HR · 1 June 2017

Students set to reject corporate world and target graduate jobs at micro companies

Micro firms may feel at a disadvantage when it comes to competing with bigger names for talent
Micro firms may feel at a disadvantage when it comes to competing with bigger names for talent
Britain’s small business ownerscould gain a head start in recruiting university talentthis summer, after new research revealed students weremore likely to seek out graduate jobs at smaller companies than large firms.

In a national survey of over 9, 000 students and graduates, by careers service Prospects, 37 per cent of those looking to enter employment in the next 12 months wanted to work for a small business.

By contrast, just 29 per cent of respondents wanted to gain employment from a larger company. A further look into the findings revealed why graduates are beginning to favour careers at smaller firms.

Almost two-thirds of those hoping to work for a small business were keen on the opportunity of worker within a smaller team, expecting better professional and social interaction than would be offered by a company with hundreds of employees.

A broader question of what graduates looked for in a job revealed three driving considerations training and development opportunities, generous pay and ethical corporate values that reflected their own.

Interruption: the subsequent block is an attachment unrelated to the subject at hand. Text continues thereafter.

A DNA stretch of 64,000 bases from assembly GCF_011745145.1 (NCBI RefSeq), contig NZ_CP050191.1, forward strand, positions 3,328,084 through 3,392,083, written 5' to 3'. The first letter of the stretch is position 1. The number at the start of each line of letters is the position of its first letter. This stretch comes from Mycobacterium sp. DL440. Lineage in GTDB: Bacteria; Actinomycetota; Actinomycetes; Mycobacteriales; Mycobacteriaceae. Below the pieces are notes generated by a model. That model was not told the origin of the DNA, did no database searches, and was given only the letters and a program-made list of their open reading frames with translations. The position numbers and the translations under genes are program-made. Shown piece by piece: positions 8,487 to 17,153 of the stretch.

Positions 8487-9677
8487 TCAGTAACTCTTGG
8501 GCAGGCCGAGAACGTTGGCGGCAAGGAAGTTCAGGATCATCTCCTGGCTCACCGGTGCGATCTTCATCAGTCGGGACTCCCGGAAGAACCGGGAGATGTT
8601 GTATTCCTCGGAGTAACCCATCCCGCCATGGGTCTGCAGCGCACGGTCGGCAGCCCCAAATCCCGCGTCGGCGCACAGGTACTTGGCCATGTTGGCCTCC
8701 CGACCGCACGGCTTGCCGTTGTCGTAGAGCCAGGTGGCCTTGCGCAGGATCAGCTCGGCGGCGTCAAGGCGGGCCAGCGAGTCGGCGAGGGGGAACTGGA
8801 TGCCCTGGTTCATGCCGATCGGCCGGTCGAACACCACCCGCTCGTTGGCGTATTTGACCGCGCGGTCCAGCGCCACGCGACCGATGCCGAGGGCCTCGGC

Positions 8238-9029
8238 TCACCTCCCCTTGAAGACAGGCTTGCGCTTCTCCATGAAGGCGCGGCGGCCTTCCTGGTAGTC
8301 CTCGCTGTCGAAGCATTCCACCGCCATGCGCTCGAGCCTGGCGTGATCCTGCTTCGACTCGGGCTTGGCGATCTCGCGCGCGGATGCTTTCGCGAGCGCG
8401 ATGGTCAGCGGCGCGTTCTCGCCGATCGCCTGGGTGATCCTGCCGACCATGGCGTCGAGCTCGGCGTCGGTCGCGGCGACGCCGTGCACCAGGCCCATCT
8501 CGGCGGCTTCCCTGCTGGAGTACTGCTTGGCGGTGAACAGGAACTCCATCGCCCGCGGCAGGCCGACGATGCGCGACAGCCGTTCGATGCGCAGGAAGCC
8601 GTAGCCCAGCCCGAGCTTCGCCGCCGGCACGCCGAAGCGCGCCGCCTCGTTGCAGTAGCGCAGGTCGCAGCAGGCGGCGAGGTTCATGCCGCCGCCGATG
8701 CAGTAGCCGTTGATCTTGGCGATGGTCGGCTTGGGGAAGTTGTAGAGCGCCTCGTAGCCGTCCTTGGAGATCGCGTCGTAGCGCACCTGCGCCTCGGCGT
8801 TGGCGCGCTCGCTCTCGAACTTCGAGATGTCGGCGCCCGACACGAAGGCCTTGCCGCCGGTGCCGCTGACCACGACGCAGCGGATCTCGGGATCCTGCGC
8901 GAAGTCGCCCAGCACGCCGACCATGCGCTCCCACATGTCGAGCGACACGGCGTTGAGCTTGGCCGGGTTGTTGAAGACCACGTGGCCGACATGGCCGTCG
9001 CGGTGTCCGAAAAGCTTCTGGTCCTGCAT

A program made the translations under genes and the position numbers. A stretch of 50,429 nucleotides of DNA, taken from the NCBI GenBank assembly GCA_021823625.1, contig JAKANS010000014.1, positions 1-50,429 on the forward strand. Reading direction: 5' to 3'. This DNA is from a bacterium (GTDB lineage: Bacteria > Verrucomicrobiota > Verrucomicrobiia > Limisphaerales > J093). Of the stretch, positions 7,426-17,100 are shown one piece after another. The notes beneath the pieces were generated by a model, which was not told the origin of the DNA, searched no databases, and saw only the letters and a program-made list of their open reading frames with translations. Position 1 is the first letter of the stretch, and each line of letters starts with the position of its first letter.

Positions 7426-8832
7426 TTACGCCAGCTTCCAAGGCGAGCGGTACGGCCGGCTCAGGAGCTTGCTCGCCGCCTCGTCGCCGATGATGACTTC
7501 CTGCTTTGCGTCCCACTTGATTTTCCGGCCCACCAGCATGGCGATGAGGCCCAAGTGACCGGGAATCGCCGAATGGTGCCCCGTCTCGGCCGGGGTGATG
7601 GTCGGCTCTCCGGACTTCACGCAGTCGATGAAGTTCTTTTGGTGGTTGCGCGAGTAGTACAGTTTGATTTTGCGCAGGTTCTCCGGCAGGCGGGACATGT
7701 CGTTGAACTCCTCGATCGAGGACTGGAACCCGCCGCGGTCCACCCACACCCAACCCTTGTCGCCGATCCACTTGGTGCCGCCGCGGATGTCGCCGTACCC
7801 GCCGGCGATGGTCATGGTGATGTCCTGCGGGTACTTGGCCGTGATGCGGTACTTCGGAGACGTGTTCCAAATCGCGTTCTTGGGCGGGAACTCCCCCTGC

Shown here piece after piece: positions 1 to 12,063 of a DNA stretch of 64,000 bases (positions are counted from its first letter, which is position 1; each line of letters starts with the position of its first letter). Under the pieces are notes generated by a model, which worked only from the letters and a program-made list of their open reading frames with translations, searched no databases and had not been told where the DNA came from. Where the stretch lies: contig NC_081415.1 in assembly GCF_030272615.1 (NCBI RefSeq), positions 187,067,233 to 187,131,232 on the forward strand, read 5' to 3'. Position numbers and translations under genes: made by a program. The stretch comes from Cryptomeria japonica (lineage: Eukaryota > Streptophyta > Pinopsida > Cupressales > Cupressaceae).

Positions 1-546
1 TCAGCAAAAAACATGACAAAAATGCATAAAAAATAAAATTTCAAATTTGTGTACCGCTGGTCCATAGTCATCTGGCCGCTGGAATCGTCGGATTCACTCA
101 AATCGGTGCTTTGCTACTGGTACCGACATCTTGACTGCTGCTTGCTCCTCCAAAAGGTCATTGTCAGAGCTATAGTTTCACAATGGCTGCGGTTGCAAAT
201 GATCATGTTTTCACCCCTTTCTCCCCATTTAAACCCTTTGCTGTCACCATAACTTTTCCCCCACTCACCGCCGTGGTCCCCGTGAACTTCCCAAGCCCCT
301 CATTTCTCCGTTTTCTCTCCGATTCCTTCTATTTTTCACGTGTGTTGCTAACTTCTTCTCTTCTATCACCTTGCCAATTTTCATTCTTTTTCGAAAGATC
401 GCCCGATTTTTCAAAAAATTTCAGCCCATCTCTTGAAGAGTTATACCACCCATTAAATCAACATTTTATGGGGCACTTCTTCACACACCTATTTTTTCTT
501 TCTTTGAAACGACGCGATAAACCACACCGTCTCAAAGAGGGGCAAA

With smaller teams and often more flexible operations, micro business owners could be best placed to fulfil these expectations.

Commenting on the findings, Jayne Rowley, Prospects deputy chief executive said the working environment at smaller firms could naturally align with the kind of graduate jobs’students were looking for.

many graduates welcome jobs in smaller companies, preferring the opportunities and working environment that they offer, she said in a statement.

in turn they offer small businesses a fantastic opportunity to bring new skills and ideas into their business, but competition can be fierce to attract the top talent that they need.

With no shortage of employers competing for the next generation of talent, Rowley advised small business to be more strategic in their approach.

while they may not always be able to compete on pay, [small business owners] can look to attract talent in other ways such, as through sustainable business practices and flexible working, she said.



Praseeda Nair is an impassioned advocate for women in leadership, and likes to profile business owners, advisors and experts in the field of entrepreneurship and management.

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